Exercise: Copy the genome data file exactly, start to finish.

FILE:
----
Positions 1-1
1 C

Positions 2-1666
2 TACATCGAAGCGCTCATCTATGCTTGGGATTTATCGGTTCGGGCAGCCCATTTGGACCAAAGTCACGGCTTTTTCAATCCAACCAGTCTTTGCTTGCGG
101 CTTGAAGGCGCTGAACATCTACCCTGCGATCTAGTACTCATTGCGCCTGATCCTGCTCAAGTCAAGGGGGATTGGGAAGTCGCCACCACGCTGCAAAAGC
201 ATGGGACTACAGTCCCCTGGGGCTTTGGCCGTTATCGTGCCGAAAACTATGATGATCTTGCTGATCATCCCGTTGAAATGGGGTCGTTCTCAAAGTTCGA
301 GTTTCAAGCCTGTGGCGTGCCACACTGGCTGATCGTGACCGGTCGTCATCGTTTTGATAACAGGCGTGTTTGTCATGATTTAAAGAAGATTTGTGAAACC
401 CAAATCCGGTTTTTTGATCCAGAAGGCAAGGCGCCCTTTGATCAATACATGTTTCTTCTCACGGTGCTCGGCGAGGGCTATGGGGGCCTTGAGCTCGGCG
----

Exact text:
Positions 1-1
1 C

Positions 2-1666
2 TACATCGAAGCGCTCATCTATGCTTGGGATTTATCGGTTCGGGCAGCCCATTTGGACCAAAGTCACGGCTTTTTCAATCCAACCAGTCTTTGCTTGCGG
101 CTTGAAGGCGCTGAACATCTACCCTGCGATCTAGTACTCATTGCGCCTGATCCTGCTCAAGTCAAGGGGGATTGGGAAGTCGCCACCACGCTGCAAAAGC
201 ATGGGACTACAGTCCCCTGGGGCTTTGGCCGTTATCGTGCCGAAAACTATGATGATCTTGCTGATCATCCCGTTGAAATGGGGTCGTTCTCAAAGTTCGA
301 GTTTCAAGCCTGTGGCGTGCCACACTGGCTGATCGTGACCGGTCGTCATCGTTTTGATAACAGGCGTGTTTGTCATGATTTAAAGAAGATTTGTGAAACC
401 CAAATCCGGTTTTTTGATCCAGAAGGCAAGGCGCCCTTTGATCAATACATGTTTCTTCTCACGGTGCTCGGCGAGGGCTATGGGGGCCTTGAGCTCGGCG